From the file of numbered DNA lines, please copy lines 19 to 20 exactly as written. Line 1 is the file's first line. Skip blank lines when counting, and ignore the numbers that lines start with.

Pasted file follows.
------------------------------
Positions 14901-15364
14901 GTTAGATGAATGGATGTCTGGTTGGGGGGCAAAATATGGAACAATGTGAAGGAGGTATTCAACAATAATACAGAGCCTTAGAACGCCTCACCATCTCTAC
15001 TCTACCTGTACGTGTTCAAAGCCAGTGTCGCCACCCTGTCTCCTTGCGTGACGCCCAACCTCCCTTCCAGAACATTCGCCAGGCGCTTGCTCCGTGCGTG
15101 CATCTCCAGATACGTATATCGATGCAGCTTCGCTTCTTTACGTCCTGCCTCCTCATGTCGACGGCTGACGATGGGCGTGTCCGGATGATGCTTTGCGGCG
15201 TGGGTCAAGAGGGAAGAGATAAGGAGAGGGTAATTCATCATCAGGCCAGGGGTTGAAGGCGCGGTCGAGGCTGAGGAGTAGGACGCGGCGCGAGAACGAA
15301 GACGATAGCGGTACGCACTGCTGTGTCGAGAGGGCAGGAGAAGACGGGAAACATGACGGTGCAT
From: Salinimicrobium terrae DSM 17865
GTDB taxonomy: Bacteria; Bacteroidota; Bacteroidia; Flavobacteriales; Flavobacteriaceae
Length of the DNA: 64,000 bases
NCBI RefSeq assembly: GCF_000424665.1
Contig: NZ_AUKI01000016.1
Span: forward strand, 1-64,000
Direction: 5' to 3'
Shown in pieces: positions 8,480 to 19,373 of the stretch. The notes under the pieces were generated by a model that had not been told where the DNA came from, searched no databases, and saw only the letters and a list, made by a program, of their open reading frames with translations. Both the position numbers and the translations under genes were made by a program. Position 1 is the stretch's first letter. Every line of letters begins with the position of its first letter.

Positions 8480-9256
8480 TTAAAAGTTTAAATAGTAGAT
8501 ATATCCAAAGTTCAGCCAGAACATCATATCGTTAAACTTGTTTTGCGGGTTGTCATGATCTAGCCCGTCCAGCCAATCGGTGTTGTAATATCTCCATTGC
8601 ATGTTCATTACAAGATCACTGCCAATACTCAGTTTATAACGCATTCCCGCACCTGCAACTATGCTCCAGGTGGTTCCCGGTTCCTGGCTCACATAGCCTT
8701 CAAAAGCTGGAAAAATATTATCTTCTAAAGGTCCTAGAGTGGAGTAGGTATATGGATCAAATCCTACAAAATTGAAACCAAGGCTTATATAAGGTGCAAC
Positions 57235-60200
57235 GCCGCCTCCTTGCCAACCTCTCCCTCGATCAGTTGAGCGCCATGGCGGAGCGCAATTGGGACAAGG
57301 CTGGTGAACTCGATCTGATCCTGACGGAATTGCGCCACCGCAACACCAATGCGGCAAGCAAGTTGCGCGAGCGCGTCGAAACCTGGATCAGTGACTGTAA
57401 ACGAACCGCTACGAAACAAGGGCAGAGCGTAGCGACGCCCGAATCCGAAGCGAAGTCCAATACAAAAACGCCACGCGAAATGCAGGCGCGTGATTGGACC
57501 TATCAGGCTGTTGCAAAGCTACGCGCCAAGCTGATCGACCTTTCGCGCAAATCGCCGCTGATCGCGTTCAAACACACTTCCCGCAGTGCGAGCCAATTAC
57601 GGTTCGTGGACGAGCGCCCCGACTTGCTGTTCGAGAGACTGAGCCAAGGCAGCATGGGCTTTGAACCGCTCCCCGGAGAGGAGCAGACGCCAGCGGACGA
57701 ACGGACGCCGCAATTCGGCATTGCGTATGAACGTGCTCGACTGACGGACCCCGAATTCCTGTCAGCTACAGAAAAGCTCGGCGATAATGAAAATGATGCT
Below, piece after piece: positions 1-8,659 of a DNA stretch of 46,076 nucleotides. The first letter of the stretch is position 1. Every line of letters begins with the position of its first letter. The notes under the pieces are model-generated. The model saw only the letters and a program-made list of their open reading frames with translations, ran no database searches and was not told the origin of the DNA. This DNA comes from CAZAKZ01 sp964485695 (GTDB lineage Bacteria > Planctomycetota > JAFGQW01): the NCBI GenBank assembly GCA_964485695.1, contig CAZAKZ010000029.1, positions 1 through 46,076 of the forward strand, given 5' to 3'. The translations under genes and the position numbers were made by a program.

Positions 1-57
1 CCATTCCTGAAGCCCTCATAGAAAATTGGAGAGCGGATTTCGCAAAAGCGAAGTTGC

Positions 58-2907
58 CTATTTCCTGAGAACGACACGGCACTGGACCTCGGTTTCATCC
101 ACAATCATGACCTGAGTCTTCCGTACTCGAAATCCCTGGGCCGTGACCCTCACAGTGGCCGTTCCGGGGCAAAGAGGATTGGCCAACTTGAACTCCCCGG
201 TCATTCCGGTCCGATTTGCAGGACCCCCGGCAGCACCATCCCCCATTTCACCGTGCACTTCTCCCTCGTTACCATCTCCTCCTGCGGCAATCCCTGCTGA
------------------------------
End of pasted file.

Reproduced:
8701 CAAAAGCTGGAAAAATATTATCTTCTAAAGGTCCTAGAGTGGAGTAGGTATATGGATCAAATCCTACAAAATTGAAACCAAGGCTTATATAAGGTGCAAC
Positions 57235-60200